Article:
The Bahamas is a subtropical archipelago comprising more than 700 islands and cays separated by stunning seascapes. I grew up on New Providence, one of the country’s smaller islands and the location of its capital, Nassau. I’ve been enjoying the ocean since I was a baby and my fascination with marine life began after I learned to snorkel at about the age of seven. Those early experiences were transformative and ignited a passion and a curiosity that have persisted over time and led me to pursue a BSc in marine science and an MRes in ocean science. For six years I worked on conservation-related research projects in The Bahamas before leaving to begin a PhD in September 2014. Currently I am working towards a PhD in biological sciences from the University of Exeter. My research aims to assess the status, population structure and dynamics of Nassau grouper spawning aggregations in The Bahamas in order to support their conservation. In my spare time I still love snorkelling and free diving – so much so that my friends and colleagues have nicknamed me ‘the mermaid’.
As in other island countries, we in The Bahamas rely heavily on the ecosystem services and functions provided by the marine environment to sustain our living. The Nassau grouper is an iconic species and one of the most important marine fish species in our country. However, the abundance of this species has declined drastically not only in The Bahamas, but worldwide, leading to its classification as an Endangered species by the IUCN.
I began studying spawning aggregations of the Nassau grouper in The Bahamas in 2010, along with Dr Craig Dahlgren. For me, one of the most interesting aspects of this endangered species is its spawning behaviour and reproduction; it is a truly awe-inspiring experience to witness a spawning aggregation and be surrounded by hundreds of groupers. Unfortunately, fishing at these aggregation sites has led to the collapse of several that had existed for years. We know very little about the status of the sites that remain.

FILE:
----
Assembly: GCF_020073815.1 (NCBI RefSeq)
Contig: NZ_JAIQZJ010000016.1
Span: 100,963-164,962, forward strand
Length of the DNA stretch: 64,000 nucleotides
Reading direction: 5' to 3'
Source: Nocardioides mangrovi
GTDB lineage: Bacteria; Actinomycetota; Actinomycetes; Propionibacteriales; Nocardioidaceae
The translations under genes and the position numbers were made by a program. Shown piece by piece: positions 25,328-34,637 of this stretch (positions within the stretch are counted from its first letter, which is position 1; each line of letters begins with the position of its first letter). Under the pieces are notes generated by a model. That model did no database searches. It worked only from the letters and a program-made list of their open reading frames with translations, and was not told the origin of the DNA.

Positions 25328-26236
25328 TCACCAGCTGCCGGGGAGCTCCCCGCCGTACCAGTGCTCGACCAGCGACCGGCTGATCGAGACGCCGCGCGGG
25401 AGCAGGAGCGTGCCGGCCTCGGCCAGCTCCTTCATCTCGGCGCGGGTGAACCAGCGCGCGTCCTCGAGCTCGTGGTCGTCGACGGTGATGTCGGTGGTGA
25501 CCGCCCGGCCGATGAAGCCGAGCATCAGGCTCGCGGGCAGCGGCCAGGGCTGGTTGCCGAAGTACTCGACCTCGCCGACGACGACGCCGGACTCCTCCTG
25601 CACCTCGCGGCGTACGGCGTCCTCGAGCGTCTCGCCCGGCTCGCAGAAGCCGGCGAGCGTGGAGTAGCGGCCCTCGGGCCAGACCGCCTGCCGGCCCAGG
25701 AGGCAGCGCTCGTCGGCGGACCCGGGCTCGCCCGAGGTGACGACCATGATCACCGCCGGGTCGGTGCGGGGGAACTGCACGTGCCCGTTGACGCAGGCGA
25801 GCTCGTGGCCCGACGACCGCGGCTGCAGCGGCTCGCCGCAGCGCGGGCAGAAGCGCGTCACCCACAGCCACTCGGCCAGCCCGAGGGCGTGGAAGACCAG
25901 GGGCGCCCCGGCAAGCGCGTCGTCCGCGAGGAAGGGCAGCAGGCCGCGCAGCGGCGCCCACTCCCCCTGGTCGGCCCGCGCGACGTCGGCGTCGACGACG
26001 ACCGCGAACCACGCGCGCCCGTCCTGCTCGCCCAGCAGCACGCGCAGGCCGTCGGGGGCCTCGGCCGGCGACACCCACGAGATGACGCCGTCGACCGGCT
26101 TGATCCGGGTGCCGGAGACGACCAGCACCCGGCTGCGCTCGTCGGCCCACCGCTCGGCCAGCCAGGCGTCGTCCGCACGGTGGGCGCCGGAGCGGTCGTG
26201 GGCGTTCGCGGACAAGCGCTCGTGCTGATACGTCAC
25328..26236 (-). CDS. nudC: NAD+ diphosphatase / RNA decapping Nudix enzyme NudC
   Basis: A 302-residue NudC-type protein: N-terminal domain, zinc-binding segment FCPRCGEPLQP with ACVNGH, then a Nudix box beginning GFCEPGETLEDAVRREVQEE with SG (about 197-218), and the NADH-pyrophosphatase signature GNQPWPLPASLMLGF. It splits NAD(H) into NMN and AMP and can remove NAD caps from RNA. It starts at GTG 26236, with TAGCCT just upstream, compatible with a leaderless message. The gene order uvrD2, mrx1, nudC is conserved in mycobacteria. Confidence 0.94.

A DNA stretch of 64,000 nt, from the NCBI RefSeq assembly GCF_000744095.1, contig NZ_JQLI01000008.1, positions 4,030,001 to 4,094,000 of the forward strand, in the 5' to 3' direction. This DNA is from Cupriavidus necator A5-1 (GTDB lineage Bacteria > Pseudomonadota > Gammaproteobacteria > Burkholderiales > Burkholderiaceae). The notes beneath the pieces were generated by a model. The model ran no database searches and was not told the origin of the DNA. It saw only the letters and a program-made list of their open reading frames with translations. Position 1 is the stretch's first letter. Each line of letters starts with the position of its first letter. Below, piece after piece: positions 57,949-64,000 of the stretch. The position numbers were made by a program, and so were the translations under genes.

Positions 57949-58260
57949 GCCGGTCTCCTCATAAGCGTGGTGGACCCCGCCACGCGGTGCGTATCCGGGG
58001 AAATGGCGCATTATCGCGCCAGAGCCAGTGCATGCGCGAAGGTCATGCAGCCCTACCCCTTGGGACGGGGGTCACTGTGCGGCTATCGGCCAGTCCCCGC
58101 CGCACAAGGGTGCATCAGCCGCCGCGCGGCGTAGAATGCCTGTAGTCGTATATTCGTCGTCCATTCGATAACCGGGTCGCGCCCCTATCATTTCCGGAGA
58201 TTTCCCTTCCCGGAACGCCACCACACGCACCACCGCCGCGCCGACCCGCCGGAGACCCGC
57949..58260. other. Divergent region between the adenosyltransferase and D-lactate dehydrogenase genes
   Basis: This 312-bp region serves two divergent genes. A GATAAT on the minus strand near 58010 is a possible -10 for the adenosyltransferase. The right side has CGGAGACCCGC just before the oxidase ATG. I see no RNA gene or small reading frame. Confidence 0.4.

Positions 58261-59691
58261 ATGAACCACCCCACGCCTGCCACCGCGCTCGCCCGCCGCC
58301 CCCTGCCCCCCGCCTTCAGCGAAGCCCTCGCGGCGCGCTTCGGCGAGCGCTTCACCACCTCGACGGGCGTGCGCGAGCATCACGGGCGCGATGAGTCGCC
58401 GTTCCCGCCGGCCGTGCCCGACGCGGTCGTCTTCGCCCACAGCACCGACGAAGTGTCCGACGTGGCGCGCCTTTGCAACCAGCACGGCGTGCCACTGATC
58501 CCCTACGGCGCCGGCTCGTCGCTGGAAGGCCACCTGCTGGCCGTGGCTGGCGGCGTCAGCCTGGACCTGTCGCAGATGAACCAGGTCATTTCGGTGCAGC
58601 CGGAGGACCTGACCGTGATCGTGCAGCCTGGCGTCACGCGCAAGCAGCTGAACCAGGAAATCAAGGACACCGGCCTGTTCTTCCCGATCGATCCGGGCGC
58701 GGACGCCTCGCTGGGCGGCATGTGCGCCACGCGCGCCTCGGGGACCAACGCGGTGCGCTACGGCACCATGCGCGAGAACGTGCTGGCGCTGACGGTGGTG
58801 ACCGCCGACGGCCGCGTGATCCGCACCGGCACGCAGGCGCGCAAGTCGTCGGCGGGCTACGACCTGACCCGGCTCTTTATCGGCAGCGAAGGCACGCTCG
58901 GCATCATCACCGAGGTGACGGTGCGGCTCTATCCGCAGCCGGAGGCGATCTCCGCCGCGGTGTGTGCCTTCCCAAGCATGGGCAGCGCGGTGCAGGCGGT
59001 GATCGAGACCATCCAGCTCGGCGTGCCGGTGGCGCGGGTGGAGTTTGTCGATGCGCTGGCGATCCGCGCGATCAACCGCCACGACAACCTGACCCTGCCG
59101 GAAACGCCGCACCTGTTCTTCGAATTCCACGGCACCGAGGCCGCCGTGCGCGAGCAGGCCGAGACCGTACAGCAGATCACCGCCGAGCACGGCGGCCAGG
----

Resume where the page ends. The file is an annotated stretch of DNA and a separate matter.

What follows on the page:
Recognising the need to address the decline of the Nassau grouper, The Bahamas government prioritised science-based adaptive management in 2013. As a result, I embarked on a multi-year collaborative project with the Shedd Aquarium and Dr Craig Dahlgren the following year to address national research priorities and to help improve conservation management for the species.
Luckily for me, all this field work is conducted in The Bahamas and most of it occurs during the reproductive season for the Nassau grouper, which coincides with winter. The grouper’s reproductive season in The Bahamas extends from November until March, but most of our work is completed within one week around the full moon during the peak spawning months of December and January. From a live-aboard research vessel, R/V Coral Reef II, we collect and process Nassau groupers for fin clip and blood sampling, tagging and morphometric (length and weight) data. Throughout the day and into sunset, we dive among the aggregations to collect data on the abundance, size and spawning behaviour of the species at historic sites around Long Island and Andros. With the support of local fishermen and NGOs, we are also expanding efforts to visit other reported spawning aggregation sites in the country.
When I am not conducting field work in The Bahamas, I am based in England completing genetic and data analysis at the University of Exeter. Population genetics can be used to answer questions about effective population sizes, diversity and relatedness of fishes. This information is useful not only to advance scientific knowledge, but also to inform fisheries and conservation management decisions. I analyse DNA extracted from fin clip samples and use high-resolution molecular markers to better understand the health and status of Nassau grouper populations in The Bahamas.
One of the key challenges facing the Nassau grouper fishery is that there is limited awareness of fishery regulations and thus no compliance with them. In The Bahamas, although regulations have been implemented to protect the species since the late 1990s, groupers are still being harvested illegally and sold during the closed season. With support from the Department of Marine Resources, the Bahamas National Trust, the Save Our Seas Foundation and local NGOs, I hope to increase public awareness about the status of the fishery and the need for compliance with science-based fishery regulations. This is a daunting task, but it is critical to prevent further collapses of the spawning aggregation sites that replenish the population.